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Overcranking is more possible than you might think. I can get great results in Vegas by taking 60i footage shot with a 1/180 shutter and slowing it down to 24p with the resampling feature. It is smooth, very cool looking. That's a universal trick, by the way, not limited to the A1. I shot my first feature with my former camera, a Z1U, and utilized that trick for a few shots that came out beautifully crisp, smooth, and ever so slow. :)
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Old June 11th, 2008, 05:33 PM   #25
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Overcranking is more possible than you might think. I can get great results in Vegas by taking 60i footage shot with a 1/180 shutter and slowing it down to 24p with the resampling feature. It is smooth, very cool looking. That's a universal trick, by the way, not limited to the A1. I shot my first feature with my former camera, a Z1U, and utilized that trick for a few shots that came out beautifully crisp, smooth, and ever so slow. :)
Well, that's not really overcranking, but it achieves a similar effect. True overcranking, however, gives you many more options. For example, you could shoot at 48fps and reduce to 50% speed and have perfect slow-motion footage, or you could reduce the speed even more and follow your workflow and have REALLY slow slo-mo footage that still looks good. If you try to reduce footage to a very slow speed (say 10%) and you haven't overcranked it's not going to look nearly as good no matter how much software you run it through, as far as I know.

I use FCP, but I just recently discovered that Motion has a resampling option and supposedly gives great results for slo-mo footage. I haven't tried it yet myself, though.

In the end, it's not a feature that will keep me from buying a camera. It's on my dream list, but not my must-have list. Thanks for the tip for Vegas, though.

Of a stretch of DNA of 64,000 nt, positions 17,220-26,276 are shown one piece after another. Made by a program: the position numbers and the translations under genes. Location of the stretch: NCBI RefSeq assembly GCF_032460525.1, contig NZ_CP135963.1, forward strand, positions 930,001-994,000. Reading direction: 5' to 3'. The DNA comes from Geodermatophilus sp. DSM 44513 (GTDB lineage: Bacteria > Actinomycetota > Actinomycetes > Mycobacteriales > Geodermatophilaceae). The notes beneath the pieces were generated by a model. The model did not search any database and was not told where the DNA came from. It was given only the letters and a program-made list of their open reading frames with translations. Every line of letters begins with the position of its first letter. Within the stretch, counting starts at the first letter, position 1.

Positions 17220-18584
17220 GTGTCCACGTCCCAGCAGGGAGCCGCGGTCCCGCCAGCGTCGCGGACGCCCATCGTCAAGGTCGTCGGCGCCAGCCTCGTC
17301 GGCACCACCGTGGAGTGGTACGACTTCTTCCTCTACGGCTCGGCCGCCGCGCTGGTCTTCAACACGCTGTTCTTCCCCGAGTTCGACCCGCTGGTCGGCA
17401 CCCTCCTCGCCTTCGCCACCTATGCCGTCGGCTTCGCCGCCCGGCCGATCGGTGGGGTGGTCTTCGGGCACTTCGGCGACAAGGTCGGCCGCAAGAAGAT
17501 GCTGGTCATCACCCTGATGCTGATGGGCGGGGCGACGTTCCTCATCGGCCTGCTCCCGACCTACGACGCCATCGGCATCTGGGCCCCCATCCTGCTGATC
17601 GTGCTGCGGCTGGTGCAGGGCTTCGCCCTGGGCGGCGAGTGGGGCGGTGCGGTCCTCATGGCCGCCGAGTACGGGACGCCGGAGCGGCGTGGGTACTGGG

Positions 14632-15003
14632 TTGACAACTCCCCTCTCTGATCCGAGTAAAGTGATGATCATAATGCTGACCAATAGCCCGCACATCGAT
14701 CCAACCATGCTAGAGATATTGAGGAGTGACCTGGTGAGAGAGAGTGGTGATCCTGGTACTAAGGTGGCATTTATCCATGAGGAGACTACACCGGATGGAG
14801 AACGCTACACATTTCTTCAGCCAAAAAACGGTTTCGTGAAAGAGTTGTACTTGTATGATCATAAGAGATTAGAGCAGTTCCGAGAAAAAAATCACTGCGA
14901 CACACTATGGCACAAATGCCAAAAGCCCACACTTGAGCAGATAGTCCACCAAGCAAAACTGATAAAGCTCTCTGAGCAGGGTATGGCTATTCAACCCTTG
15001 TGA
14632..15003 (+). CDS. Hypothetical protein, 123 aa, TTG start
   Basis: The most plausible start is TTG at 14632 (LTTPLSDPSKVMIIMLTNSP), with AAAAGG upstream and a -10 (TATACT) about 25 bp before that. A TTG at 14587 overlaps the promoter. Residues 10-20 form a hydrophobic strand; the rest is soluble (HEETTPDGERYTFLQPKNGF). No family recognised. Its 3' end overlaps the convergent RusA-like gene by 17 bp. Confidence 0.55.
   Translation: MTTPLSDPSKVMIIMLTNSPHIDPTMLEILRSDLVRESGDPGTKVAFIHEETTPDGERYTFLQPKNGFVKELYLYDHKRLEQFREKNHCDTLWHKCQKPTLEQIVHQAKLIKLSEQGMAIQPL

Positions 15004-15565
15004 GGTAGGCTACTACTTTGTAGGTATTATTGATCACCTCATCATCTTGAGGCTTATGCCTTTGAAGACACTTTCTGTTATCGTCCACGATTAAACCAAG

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Old June 11th, 2008, 08:25 PM   #26
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Chris--I didn't know about the HVR-M35! Thanks for that, it's great news. Now there's no reason smaller production houses can't go with the XL or XH series.
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Old June 11th, 2008, 10:51 PM   #27
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Travis,
The A1 may be plastic but it's not plastic the way the GL2 is plastic. This thing is a piece of machinery and it feels like it.
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Old June 11th, 2008, 11:26 PM   #28
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Any word on where that might end up at?
Well, Evan King (in the aformentioned thread) was told by Sony that it would be around $1,000 in Canada. Looking at some of Sony's Canadian vs US pricing I'd guess that would translate into around $800-850 US. If they can get this out for an $800 MSRP with online sale prices in the $700 range I think this thing will sell like hot cakes.
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Old June 12th, 2008, 12:51 AM   #29
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Travis,
The A1 may be plastic but it's not plastic the way the GL2 is plastic. This thing is a piece of machinery and it feels like it.
Bill
Well, that's good. The GL2's aren't bad, but I would like something that feels a bit more rugged.
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Old June 12th, 2008, 12:54 AM   #30
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Well, Evan King (in the aformentioned thread) was told by Sony that it would be around $1,000 in Canada. Looking at some of Sony's Canadian vs US pricing I'd guess that would translate into around $800-850 US. If they can get this out for an $800 MSRP with online sale prices in the $700 range I think this thing will sell like hot cakes.
Yeah, for a true solid state recording device I would pay $700-800 for sure.